Last week I spent my Tuesday evening playing with yarn. It had been a grey weekend, and I badly needed some color in my life. I had recently purchased a fat lot of naked Fishermen's Wool from Michaels when it was on sale, and set about to dye up a bunch samples, in preparation for a project I've had brewing in my yarn brain for a while.
This yarn comes in a pretty big ball, 8 ounces worth, or 465 yards. I had read that you could use one packet of Kool Aid to dye one ounce of yarn, so I had to figure out how to measure out 8 hanks from each ball without any kind of yarn meter. Some household measuring and some simple math problems led me to the discovery that if I wrapped the yarn around the leaf of my dining room table 26 times, I would end up with approximately one ounce of yarn! Yay! So then there was a lot of winding and tying into hanks.
I've been collecting Kool Aid now for a while too, sussing out which "flavors" are available at which stores, and buying bunches of it on sale. I think I went through something like 50 packets on Tuesday. But that's OK, because I can always get more! It's not like I have to order it over the internet, or get any kind of mordant. The citric acid in the Kool Aid is all you really need to set the color in wool. Bonus, the whole process is food safe, so when I wanted to do more hanks at one time I just busted out a regular old stainless steel saucepan and went to town, not worried that I would have to relegate it to the craft cabinet as no longer food safe.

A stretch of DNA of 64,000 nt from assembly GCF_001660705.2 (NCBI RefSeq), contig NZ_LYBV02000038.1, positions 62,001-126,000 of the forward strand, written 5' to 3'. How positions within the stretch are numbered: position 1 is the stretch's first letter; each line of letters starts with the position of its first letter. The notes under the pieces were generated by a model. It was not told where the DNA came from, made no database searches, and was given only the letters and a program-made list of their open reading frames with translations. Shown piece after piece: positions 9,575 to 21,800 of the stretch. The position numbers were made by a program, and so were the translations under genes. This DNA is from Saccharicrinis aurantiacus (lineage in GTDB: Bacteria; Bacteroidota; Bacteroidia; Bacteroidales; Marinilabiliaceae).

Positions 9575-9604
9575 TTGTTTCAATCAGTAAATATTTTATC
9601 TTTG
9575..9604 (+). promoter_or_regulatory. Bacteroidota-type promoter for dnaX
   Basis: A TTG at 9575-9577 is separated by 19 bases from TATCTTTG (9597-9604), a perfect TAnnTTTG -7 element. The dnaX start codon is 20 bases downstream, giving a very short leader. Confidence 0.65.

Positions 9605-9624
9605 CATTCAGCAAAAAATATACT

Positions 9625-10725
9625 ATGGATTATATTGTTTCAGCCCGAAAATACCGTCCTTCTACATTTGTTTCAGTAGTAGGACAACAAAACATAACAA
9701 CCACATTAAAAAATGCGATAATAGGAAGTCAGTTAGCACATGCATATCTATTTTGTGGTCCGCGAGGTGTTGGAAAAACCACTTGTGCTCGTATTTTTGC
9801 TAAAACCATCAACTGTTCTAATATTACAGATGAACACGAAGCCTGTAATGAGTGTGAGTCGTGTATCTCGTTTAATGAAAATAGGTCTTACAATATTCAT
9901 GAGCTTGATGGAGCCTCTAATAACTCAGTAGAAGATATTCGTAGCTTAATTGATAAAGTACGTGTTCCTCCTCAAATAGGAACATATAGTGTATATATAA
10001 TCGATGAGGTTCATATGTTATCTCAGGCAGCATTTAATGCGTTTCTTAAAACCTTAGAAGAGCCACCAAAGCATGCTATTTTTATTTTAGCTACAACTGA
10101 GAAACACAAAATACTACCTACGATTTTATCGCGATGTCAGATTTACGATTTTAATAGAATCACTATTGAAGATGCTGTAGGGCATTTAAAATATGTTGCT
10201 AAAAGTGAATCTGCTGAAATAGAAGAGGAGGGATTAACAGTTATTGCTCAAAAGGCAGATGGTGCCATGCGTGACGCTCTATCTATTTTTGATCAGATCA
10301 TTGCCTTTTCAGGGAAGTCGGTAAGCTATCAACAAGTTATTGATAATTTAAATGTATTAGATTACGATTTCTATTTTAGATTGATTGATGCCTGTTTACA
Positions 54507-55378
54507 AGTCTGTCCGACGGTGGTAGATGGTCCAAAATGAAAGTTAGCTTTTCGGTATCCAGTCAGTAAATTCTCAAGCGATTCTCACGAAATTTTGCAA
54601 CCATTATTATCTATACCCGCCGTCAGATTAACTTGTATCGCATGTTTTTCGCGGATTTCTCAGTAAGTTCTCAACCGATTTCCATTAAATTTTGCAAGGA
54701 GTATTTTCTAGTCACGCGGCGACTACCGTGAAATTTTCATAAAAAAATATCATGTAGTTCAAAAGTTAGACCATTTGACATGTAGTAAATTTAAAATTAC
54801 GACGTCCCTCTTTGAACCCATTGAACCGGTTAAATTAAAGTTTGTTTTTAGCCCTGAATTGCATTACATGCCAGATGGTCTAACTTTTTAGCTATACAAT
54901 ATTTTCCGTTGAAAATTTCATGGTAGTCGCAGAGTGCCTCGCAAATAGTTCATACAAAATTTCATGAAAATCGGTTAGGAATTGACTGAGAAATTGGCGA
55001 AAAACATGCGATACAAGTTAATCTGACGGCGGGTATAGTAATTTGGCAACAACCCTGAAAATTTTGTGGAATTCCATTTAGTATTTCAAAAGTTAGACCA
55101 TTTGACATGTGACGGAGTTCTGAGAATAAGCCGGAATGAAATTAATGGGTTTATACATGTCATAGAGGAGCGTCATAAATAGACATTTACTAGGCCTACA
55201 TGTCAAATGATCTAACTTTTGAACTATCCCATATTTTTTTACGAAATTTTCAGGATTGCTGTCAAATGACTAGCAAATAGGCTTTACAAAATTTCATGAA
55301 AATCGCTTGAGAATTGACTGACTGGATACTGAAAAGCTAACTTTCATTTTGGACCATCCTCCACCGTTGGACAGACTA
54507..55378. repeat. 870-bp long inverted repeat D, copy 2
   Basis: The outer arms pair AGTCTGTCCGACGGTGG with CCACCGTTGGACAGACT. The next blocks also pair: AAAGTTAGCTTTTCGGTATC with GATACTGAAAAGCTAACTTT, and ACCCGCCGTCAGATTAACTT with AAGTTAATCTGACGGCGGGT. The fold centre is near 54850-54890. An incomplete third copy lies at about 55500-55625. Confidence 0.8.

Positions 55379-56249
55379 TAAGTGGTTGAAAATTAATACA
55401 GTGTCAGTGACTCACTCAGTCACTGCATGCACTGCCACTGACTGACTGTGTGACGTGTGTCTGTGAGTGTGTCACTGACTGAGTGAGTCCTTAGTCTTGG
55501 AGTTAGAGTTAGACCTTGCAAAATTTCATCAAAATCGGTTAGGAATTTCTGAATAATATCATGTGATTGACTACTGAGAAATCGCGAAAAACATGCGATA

There are a ton of great tutorials all over the internet about how to do this on your stovetop. If you understand what happens to yarn to make it felt, you can use that knowledge to avoid it. Basically don't shock your yarn with rapid temperature transitions, and don't agitate it much while it is dyeing. A bit of stirring is ok.
You can tell when it is done because the yarn will exhaust the dyebath. When your water is clear, you are good to go. In all my experimenting, I used up to 5 packets of Kool Aid to one ounce of yarn and had no color left behind in the water.
Each hank was cooled and rinsed and hung to dry in my bathtub. I let them dry overnight with a fan on, and in the morning just twisted them up all nice to protect them from the cats. I made little tags for the blended colors, hopefully I will find some way to match the recipe to the right yarn before my mind disconnects that information. Now, if only I had a ball winder! It took me one night to dye all this yarn, it is going to take me 2 weeks to ball it up so I can knit with it!